Wednesday, November 4, 2009

Environmental pathos

I know that the big news of the day is yesterday's election. As a conservative, obviously I am happy at how things turned out. As a Virginian, I am excited that Virginia has elected a Republican for a change -- only the third since I began following politics in 1980. As an analyst, however, I have nothing new to add, so I will write about something else: environmentalism as a support system for the depressed.

I was excited recently to find a link to the following video, which I had seen back in May, but had been unable to locate a link since then (thanks to Linkiest):

Everyone ought to see this video to see what some environmentalists are like. As their name indicates, "Earth First!" is about "biocentrism," or "spiritual and visceral recognition of the intrinsic, sacred value of every living thing" -- plants on the same level as humans. Actually, as you can see in the video, "Earth First!" also values decidedly non-living things such as rocks, to which at least some of its members ascribe life.

What can one say about such beliefs? Would it be reasonable to describe them as geocentrism, since Earth (and not people) is obviously at the center? Would it be reasonable to describe it as a form of paganism, since it attributes spiritual value to plants and inanimate objects? I think that comes close, but I would guess (and it is only a guess) that a druid from Caesar's day who should happen upon these people would be even more puzzled by them than we are. The thing that strikes me most is that the people in the video are extemely sad and very much focussed on non-essential things. All life is valuable, but if you find yourself attaching as much spiritual meaning to a tree -- let alone a rock -- as you do to a human, you have gone seriously astray.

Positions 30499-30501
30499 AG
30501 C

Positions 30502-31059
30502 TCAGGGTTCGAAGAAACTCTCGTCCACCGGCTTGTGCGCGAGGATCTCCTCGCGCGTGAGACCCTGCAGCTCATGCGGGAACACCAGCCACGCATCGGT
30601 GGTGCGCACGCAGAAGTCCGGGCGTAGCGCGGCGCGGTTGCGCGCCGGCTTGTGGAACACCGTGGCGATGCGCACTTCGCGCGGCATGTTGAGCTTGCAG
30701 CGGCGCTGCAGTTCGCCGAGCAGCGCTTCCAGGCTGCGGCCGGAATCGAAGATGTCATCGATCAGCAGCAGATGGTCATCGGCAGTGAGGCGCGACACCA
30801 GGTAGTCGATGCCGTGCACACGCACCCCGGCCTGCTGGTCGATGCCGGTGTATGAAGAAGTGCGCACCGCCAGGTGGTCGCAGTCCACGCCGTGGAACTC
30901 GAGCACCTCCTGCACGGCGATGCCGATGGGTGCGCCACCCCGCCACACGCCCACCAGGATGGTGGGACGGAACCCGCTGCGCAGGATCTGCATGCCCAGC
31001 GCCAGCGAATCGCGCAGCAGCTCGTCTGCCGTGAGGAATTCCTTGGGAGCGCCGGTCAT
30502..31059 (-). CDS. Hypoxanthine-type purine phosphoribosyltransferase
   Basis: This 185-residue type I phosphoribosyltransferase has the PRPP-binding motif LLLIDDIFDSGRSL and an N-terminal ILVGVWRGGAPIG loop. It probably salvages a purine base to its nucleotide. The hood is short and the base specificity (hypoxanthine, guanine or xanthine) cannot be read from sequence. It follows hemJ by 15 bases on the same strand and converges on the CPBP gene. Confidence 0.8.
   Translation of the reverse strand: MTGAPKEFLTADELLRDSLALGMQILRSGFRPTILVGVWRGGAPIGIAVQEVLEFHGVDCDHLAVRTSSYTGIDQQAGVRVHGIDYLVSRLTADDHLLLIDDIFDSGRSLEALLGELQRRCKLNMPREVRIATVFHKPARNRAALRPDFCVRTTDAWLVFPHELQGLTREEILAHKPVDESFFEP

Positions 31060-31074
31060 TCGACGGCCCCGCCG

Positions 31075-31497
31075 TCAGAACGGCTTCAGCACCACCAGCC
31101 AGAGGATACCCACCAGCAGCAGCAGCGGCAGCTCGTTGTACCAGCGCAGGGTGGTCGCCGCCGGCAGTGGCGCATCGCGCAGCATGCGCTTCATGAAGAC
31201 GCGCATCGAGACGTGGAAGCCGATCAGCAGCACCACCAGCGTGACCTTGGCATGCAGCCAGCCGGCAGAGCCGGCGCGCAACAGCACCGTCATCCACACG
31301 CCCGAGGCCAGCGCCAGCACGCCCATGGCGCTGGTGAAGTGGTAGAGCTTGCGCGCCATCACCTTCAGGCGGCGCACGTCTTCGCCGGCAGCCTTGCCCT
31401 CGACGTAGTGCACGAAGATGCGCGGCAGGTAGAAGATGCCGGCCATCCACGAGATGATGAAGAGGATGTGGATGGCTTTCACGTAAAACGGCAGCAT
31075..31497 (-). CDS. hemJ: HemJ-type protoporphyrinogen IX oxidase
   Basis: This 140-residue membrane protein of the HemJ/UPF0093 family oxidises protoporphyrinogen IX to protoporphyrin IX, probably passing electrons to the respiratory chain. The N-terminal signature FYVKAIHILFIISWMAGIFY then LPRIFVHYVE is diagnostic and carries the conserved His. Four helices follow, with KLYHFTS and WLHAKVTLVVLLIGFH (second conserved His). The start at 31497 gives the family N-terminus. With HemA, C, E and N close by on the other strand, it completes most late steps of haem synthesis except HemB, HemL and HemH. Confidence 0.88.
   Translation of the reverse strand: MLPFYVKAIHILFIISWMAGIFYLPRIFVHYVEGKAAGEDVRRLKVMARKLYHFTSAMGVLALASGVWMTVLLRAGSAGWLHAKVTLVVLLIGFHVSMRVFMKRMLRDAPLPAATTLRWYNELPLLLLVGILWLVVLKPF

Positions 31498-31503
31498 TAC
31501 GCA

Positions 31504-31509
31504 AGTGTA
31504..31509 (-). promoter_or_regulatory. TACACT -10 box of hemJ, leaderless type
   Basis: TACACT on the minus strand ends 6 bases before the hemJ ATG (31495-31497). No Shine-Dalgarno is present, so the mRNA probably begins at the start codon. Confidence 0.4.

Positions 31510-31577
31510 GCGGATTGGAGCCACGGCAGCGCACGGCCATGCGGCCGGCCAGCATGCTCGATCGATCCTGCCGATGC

I love the internet for the chance it gives to view video clips like this, and like Jeremiah Wright's sermons, that people would never get otherwise. Conservatism has benefitted from new media in a number of ways: the existence of Fox as a counterpoint to broadcast news, and especially talk radio. On the other hand, it strikes me as interesting that I have never seen a real conservative take on the mock news show, à la Jon Stewart (or Saturday Night Live's versions before him). I was therefore happy to find "NewsBusted," a very brief but well-done news humour video from a conservative perspective:

It has been coming out at least since 2007; I'm sorry I didn't hear about it before.

"Policy Translated" is a conservative video with a different approach: the videos show an individual discussing a particular area of public policy, while subtitles translate the wonky talk into popular slang. I love these, but they haven't produced any new ones in a while, and I don't see any way to embed them.

No comments:

Post a Comment